The task types are:
mapfunction for each record, and writes map output files. The fragments in the input may not only come from one input file, but from several. The framework tries to choose the fragments so that the data blocks are all stored on the computer where the map task is executed. The output files are written so they do not exceed a certain size (sort limit). When the limit is hit, the map task starts writing to a second output file.
reducefunction is also called before the data is written into an output file.
In some sense Map/Reduce is nothing but an enhanced disk-based merge sort, where inputs can be preprocessed (mapped) and outputs can be folded (reduced).
The tasks are dynamically assigned to computers just before they are executed. It is important to know how resource limits affect this.
Most important here, there is the illusion of infinite disk space. This means, disk space is not limited by the capacity of the local machine, but only by the sum of all disks of the cluster. This is typically so large that the developer of a Map/Reduce application never has to think about it.
Note that Plasma MapReduce keeps this illusion even for intermediate files. This is different from other implementations (e.g. Hadoop) where intermediate files can only be stored on local disks, and nodes become unusable when the disk fills up.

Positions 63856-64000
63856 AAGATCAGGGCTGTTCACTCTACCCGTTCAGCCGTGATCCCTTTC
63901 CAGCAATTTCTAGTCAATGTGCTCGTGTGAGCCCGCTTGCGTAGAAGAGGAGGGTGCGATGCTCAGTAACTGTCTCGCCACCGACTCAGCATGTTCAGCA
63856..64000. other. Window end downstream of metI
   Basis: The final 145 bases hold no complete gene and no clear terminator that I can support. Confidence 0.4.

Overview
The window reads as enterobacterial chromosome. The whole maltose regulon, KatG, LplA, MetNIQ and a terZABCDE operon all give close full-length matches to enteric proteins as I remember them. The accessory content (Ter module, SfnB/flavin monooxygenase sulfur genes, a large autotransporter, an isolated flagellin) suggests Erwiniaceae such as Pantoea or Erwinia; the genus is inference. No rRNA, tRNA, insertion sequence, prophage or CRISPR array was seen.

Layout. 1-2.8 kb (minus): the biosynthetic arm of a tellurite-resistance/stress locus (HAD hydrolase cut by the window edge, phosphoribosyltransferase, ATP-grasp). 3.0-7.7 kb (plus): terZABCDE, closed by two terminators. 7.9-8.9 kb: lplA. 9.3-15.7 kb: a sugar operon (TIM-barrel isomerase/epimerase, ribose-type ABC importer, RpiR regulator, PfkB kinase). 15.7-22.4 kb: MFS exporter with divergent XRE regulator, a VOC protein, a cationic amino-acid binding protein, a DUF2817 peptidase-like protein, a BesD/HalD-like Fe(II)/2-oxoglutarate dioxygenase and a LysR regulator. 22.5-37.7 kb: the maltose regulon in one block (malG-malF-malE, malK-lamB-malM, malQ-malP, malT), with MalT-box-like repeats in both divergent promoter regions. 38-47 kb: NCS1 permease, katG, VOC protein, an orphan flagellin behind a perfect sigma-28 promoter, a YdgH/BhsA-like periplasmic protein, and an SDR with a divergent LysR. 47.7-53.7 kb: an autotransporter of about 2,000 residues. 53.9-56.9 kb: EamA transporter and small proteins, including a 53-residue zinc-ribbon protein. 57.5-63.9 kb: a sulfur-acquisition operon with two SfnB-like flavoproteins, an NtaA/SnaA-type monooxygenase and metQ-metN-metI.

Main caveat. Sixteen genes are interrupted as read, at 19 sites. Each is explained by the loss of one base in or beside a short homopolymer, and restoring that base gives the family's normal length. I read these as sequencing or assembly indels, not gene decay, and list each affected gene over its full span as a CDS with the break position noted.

The CPU is also a non-scarce resource, especially as CPU's have multiple cores nowadays. Plasma MapReduce can take advantage of multi-core CPU's because it is implemented via multi-processing. All tasks are run in their own process.
Now to the resources that may become problematic. First, the speed of sequential disk I/O is probably the worst bottleneck. Many Plasma MapReduce tasks access data on the local disk, and these tasks usually saturate the I/O capacity. It is advisable to stay away from very small blocksizes, because for small blocks there is also an increased risk that random disk seeks also slow down I/O. PlasmaFS includes a lot of optimizations that try to avoid to scatter the blocks of a file on the whole disk, but there are limits. For blocksizes of 1M and up this is probably no big problem anymore.
The network is the next bottleneck. As a rule of thumb, all input data have to travel a few times over the network. The faster the network the better.
The RAM of the machines may also become a real problem. Unlike for other resources, there is a hard limit. As Plasma MapReduce uses a lot of shared memory, it is likely that the limit for shared memory is hit first. When determining how many tasks should run at once on a machine considerations concerning RAM consumption play an important role. Plasma MapReduce already implements some logic to reduce RAM consumption when RAM is tight (effectively, the size of adjustable buffers is reduced) to make the system more flexible in this respect.
As I/O and data copying dominate Map/Reduce, the available memory bandwidth may also be important. However, this is not yet explored.
There are, of course, also "self-made" limits. There is not yet much known where these are for Plasma MapReduce, but one should have an eye on: